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In this question, a user commented to never use the With block in VB. Why?

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up vote 15 down vote accepted

"Never" is a strong word.

I think it fine as long as you don't abuse it (like nesting)

IMHO - this is better:

With MyCommand.Parameters
    .Count = 1
    .Item(0).ParameterName = "@baz"
    .Item(0).Value = fuz
End With


MyCommand.Parameters.Count = 1
MyCommand.Parameters.Item(0).ParameterName = "@baz"
MyCommand.Parameters.Item(0).Value = fuz
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Right on. The question for a piece of code should be "does this make the code more easily represent the solution?". Sometimes a With block might look nicer than a short alias. – MichaelGG Feb 13 '09 at 22:42
Hah, I agree, I usually just use it for setting parameters and didn't even know that you could nest them until yesterday. – Jim Counts Feb 13 '09 at 22:45
If I'm not all wrong you could even say "With MyCommand.Parameters". (would at least work in VB6) :-) – MicSim Feb 14 '09 at 1:26

There is nothing wrong about the With keyword. It's true that it may reduce readibility when nested but the solution is simply don't use nested With.
There may be namespace problems in Delphi, which doesn't enforce a leading dot but that issue simply doesn't exist in VB.NET so the people that are posting rants about Delphi are losing their time in this question.
I think the real reason many people don't like the With keyword is that is not included in C* languages and many programmers automatically think that every feature not included in his/her favourite language is bad.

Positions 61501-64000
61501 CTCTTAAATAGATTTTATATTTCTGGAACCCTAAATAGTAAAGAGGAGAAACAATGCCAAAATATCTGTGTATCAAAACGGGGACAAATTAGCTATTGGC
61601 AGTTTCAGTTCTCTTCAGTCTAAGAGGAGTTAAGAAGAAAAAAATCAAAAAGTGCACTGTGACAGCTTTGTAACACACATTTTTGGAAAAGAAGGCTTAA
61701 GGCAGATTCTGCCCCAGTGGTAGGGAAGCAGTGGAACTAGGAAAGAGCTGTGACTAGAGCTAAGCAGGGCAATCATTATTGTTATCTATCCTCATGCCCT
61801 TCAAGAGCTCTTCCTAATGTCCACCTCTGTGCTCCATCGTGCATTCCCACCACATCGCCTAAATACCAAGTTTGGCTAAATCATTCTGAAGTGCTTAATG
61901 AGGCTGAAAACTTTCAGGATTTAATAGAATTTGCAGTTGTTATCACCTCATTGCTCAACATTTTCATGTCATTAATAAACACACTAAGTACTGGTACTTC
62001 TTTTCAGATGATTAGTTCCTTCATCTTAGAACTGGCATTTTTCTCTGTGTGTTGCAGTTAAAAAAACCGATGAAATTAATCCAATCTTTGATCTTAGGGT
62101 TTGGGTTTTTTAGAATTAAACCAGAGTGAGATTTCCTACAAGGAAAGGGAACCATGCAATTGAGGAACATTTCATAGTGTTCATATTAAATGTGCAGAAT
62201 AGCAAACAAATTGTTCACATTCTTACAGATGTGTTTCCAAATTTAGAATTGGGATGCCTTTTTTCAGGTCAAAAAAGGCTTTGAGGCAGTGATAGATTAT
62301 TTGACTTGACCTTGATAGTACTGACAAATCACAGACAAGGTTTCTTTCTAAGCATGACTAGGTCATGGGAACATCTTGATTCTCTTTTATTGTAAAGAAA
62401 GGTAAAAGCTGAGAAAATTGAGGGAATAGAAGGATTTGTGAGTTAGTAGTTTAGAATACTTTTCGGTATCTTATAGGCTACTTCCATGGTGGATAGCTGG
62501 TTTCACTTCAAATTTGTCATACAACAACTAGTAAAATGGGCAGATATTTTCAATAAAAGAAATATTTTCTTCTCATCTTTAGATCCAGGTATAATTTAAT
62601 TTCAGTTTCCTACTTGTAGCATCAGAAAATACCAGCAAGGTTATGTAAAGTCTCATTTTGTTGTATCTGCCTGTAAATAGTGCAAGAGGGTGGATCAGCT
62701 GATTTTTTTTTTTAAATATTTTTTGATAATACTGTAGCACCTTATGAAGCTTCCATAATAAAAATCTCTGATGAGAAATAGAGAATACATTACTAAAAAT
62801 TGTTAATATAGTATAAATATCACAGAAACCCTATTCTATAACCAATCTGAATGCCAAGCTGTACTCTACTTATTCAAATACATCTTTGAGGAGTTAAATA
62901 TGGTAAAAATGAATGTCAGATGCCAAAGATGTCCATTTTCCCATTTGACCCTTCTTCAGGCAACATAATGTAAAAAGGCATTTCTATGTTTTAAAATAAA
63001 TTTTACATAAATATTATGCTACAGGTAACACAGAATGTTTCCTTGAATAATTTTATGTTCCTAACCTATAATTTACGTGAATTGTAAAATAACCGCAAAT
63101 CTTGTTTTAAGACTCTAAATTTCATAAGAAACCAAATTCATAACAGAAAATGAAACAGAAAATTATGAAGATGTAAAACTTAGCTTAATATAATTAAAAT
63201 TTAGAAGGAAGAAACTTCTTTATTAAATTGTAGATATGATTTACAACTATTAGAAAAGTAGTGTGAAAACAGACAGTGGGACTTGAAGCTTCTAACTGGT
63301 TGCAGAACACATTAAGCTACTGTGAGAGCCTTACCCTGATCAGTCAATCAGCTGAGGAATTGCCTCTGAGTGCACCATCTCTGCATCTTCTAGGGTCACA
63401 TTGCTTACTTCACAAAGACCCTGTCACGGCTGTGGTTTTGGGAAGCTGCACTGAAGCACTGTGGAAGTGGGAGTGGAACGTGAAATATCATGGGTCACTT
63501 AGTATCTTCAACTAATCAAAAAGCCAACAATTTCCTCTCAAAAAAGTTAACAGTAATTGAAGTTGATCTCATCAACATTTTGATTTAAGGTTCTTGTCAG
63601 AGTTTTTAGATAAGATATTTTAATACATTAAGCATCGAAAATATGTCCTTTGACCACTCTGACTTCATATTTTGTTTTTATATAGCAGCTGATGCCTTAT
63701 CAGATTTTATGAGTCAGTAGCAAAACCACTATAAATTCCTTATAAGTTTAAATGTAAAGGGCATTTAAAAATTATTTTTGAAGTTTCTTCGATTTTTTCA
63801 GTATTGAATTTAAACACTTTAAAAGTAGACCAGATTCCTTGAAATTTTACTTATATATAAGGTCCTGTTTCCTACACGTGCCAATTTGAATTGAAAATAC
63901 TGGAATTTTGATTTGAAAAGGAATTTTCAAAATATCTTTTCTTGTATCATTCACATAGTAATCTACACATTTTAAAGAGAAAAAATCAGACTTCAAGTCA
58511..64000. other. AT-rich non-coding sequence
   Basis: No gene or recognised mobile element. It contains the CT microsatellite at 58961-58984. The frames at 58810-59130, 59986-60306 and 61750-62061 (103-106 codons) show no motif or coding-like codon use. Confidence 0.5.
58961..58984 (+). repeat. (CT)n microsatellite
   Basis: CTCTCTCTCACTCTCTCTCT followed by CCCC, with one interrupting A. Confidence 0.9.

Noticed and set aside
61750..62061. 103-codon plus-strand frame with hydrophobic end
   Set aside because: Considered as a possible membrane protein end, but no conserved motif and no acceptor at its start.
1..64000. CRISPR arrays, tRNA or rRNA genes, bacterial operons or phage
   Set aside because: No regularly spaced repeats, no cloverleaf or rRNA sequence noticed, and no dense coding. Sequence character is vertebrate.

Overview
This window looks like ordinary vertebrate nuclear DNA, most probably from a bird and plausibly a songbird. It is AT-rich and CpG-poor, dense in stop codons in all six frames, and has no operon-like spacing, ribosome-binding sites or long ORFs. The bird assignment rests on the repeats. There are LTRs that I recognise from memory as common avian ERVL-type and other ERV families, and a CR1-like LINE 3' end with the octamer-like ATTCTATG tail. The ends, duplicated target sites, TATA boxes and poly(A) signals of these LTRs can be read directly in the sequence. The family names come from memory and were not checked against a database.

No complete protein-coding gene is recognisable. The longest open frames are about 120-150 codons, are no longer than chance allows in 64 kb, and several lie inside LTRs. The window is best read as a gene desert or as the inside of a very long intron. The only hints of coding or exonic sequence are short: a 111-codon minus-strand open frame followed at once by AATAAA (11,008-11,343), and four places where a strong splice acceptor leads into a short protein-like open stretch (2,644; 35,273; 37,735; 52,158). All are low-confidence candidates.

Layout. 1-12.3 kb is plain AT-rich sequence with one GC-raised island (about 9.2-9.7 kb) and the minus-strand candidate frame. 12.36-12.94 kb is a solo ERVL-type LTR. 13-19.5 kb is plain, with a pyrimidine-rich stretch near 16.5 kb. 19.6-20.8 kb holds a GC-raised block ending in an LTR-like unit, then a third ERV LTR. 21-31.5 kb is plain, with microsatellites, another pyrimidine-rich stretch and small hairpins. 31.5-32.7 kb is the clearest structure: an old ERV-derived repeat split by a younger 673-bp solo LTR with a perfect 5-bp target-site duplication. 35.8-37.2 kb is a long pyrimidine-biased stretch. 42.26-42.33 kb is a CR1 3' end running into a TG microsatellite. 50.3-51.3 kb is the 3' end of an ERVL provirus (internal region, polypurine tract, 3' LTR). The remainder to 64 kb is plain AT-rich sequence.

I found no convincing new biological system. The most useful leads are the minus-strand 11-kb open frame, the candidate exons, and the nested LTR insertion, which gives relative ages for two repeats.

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It's just not helpful compared to other options.

If you really miss it you can create a one or two character alias for your object instead. The alias only takes one line to setup, rather than two for the With block (With + End With lines).

The alias also gives you a quick mouse-over reference for the type of the variable. It provides a hook for the IDE to help you jump back to the top of the block if you want (though if the block is that large you have other problems). It can be passed as an argument to functions. And you can use it to reference an index property.

So we have an alternative that gives more function with less code.

Also see this question:

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Agreed, if you need to jump to the top of the block, you've got issues with that block in the first place; this sounds more of a hammer-nail argument, which is another discussion entirely. – Lurker Indeed Feb 13 '09 at 22:49

The with keyword is only sideswiped in a passing reference here in an hilarious article by the wonderful Verity Stob, but it's worth it for the vitriol: See the paragraph that starts

While we are on identifier confusion. The with keyword...

Worth reading the entire article!

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The With keyword also provides another benefit - the object(s) in the With statement only need to be "qualified" once, which can improve performance. Check out the information on MSDN here:

So by all means, use it.

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